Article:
However, linear-phase highpass filters don’t produce phase shifts—that’s their outstanding characteristic. You can use as many linear-phase highpass filters as you want, and not introduce any phase shifts.
But that has its own complications, because linear-phase filters require a lot of processing power. Using several multi-stage, linear-phase EQs in a project can bring your CPU to its knees pretty quickly, as well as introduce an annoying amount of latency.
This is why Studio One’s solution is particularly elegant. The Pro EQ3 has a single linear-phase highpass filter stage (fig. 2). This covers the most common need for a linear-phase filter in most projects, without the CPU burden of a multi-stage linear-phase EQ where you may not need linear-phase operation for the other stages anyway.
Figure 2: The LLC linear-phase highpass filter (outlined in white) is producing the low-frequency cut outlined in light blue.
Enabling the LLC stage contributes about 31 ms of latency compared to the 50-100 ms from a typical multi-stage linear EQ, and takes care of the frequency range where you’re most likely to need a linear-phase EQ. If adding the LLC filter is still too CPU-intensive for a project, or if the latency is bothersome, you can always invoke the “Transform to Rendered Audio” option. Check “Preserve Real Time State” if you think you may need to edit the tracks effects’ settings in the future. This allows you to return to the unrendered audio, make your edits, and then re-render.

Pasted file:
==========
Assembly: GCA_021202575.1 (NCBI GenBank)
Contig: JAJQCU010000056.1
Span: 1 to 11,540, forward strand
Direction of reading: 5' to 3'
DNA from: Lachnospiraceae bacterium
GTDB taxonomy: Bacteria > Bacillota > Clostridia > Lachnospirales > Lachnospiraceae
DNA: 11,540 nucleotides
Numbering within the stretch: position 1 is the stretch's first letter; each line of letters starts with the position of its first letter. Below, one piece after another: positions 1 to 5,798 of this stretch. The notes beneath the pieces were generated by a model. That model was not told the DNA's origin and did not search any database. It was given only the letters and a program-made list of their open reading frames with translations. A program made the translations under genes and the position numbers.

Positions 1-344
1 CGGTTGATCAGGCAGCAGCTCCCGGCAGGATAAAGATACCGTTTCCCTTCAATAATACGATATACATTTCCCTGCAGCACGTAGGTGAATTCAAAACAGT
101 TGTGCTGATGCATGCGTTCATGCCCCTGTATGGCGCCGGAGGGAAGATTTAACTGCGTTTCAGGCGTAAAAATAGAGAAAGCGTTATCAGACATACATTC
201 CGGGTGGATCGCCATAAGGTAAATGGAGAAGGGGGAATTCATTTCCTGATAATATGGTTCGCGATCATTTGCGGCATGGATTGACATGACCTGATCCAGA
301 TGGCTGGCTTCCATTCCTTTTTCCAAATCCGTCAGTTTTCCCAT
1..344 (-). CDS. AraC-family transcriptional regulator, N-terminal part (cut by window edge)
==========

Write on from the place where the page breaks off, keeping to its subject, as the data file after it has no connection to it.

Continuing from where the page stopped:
The LLC’s natural slope is 24 dB/octave, which will cover most low-frequency problems that need a solution. For general tightening, you may prefer the 12 dB/octave slope obtained by clicking the “Soft” button.
So—Highpass Filtering, Yes or No?